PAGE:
Glade Hill Cannery manager helps keep traditions alive
GLADE HILL, Va. (AP) — When the door of the Glade Hill Cannery swings open around 7:30 a.m. on a chilly Thursday, visitors find themselves peering into a wall of steam, like looking through fogged up glasses.
But the churchgoers who gathered at the cannery around 4 a.m. to spend the day making and canning 400-some quarts of apple butter for a fundraiser don’t seem bothered by it.
Nor does Ronald David, who stands near the 50-gallon vats of bubbling apple butter in progress, wearing a blue apron. After running the cannery for 25 years, he’s used to it.
David took the helm at the Glade Hill facility, one of two community canneries in Franklin County, in 1993 after retiring from DuPont Co.
“I had to have something to do,” David said.
So two days a week, for about six months out of the year, he mans the cannery. David helps folks to “put up,” as the process is known, just about anything that can be canned. His wife, Carole, keeps the books.
David had little experience with the cannery prior to taking charge of the operation. His wife canned at the Glade Hill facility, and his church used to make apple butter there, but David didn’t can himself. He was not deterred by these facts.
“I said if I can learn it, I will,” David said.
And learn it he did. Although charts hang on the walls detailing the processing time for various canned goods, they aren’t for David’s benefit.
He’s the person patrons turn to for help. They bring the food and the cans, and David shows them how it’s done.
When Frank Toney, 51, shows up wanting to turn Golden Delicious apples into applesauce, David gets him started.
“He makes it so easy for you, you forget it every time you come,” said Toney, of Wirtz.
Toney comes to the cannery annually, but he doesn’t have a go-to item he likes to put up.
“Depends on what the pantry looks like,” he said.
David easily jumps from one task to the next, stirring apple butter, canning pinto beans and setting patrons up with equipment.
As he prepares to open a pressure cooker filled with sweet potatoes, David knows exactly what’s coming.
“I’ve got many a facial at this job,” he said.
The collections of burns on David’s forearms are a testament to his experience. They’re not necessarily an occupational hazard, David said, but rather the marks of “a little stupidity on my part.”
Heat and steam are part of the process. David said someone once called the fire department because so much steam, which they’d mistaken for smoke, was emanating from the building.
Though community canneries are not as popular as they once were, the Glade Hill operation survives, thanks in large part to loyal regulars. David attributes it to tradition.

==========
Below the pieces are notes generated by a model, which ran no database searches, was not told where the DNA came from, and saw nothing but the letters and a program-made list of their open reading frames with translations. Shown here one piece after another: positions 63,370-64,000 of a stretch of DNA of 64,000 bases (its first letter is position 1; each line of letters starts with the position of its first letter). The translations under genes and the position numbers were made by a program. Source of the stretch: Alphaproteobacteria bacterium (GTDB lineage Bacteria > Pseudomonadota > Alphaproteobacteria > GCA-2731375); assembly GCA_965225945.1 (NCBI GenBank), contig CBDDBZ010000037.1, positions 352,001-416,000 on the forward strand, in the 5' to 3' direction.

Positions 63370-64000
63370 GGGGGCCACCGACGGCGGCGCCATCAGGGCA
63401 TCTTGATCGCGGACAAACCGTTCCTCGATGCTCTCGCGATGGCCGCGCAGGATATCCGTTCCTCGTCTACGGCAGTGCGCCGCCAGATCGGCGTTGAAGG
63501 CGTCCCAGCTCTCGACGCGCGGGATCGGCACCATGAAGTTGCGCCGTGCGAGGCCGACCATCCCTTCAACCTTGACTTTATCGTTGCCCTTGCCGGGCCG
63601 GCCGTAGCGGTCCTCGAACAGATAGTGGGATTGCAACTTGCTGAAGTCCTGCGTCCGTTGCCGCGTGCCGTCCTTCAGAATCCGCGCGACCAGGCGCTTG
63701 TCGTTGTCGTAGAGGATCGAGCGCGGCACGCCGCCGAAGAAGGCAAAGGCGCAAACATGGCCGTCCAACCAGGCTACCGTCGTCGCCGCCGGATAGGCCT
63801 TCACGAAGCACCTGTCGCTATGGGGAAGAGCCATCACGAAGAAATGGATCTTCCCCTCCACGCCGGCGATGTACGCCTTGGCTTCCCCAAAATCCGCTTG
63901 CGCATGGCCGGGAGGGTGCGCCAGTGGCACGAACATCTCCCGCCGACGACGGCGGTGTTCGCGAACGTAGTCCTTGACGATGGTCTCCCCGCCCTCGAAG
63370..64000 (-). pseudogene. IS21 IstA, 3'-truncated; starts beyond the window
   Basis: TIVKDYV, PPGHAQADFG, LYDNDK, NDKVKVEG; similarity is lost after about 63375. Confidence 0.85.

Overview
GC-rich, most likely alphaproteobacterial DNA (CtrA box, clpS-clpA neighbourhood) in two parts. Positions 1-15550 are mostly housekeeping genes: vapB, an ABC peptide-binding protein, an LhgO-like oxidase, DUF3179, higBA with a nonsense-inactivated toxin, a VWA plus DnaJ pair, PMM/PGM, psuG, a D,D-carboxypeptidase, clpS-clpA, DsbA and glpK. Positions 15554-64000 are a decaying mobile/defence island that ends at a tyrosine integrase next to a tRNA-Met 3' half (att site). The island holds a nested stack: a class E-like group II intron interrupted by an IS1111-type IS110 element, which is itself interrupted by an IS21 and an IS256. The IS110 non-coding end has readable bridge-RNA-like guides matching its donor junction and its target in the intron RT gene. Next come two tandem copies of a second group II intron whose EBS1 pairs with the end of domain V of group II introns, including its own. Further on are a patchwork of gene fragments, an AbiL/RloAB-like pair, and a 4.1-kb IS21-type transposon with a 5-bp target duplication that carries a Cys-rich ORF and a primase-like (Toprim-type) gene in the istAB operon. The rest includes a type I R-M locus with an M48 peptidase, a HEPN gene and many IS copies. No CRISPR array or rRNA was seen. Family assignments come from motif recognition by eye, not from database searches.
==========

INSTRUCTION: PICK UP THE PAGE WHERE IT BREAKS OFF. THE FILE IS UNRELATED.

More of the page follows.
“The people that come, their mamas and daddies used to come,” he said.
Richard Hopkins, 62, is a perfect example. He has childhood memories of coming to the cannery with his mother. Today he comes with his wife Debbie, 59, who was introduced to canning when she married into the Hopkins family.
The couple, who live in Sontag, come to the cannery regularly. When she has a good garden, Debbie Hopkins said, she comes in weekly. ...
Patrons of the cannery know each other, Richard Hopkins said, giving it a family vibe.
“Everybody will pitch in to help everybody,” he said.
It’s not all regulars, though.
Lucian Preston, 27, is one of the freshest faces at the cannery on a recent Thursday morning. ...
Preston, of Boones Mill, was part of the group making apple butter for a church fundraiser.
“It’d be great if younger people did it,” he said of canning. “It’s all going to fade away.”
Some county residents don’t even know the cannery exists. During a recent presentation at the Westlake Library, David met a woman who lives just two miles down the road from the cannery who had no idea it was there.
David would like to see word of the cannery spread, and also add Saturday hours to make it more accessible to folks with the traditional nine-to-five job.
“They’re paying taxes and it’s supposed to be for taxpayers,” David said.
The county’s canneries in Glade Hill and Callaway are funded with taxpayer dollars. The school system administers the program, and runs it with money supplied by the county government.
The two canneries received $53,346 for the current fiscal year. They are expected to generate $15,620 in revenues, said David Terry, finance director for the school division.
Though the cost of operating the canneries is greater than the revenues they bring in, the local government continues to keep the lights on. That’s perhaps unsurprising in a county with a proud agricultural heritage.
“There are still people that garden and that can,” said Roddy Moore, director of the Blue Ridge Institute and Museum in Ferrum.
He said canneries date back to the Franklin D. Roosevelt administration and the heyday of victory gardens. But after World War II ended, Moore said, they started to fade away.
“I think we’re very fortunate in Franklin County that our supervisors have kept these canneries going,” Moore said. “They see the importance of the cannery for the communities.”
So does David.
The Glade Hill Cannery doesn’t have firm hours. ...
Some make appointments with David, others just show up.
But David doesn’t mind the inconsistency or the early mornings. He’s happy to help the people who walk through the cannery’s door. They are the reason that David is here.
“I just enjoy talking to people,” he said.
Sometimes he gets sidetracked chatting with folks, David admits. He cracks jokes as he works.
Though David recently turned 75, he has no plans to retire from the cannery he has run for 25 years.
How long will he stick around?
“As long as I feel good,” he said.
Information from: The Roanoke Times, http://www.roanoke.com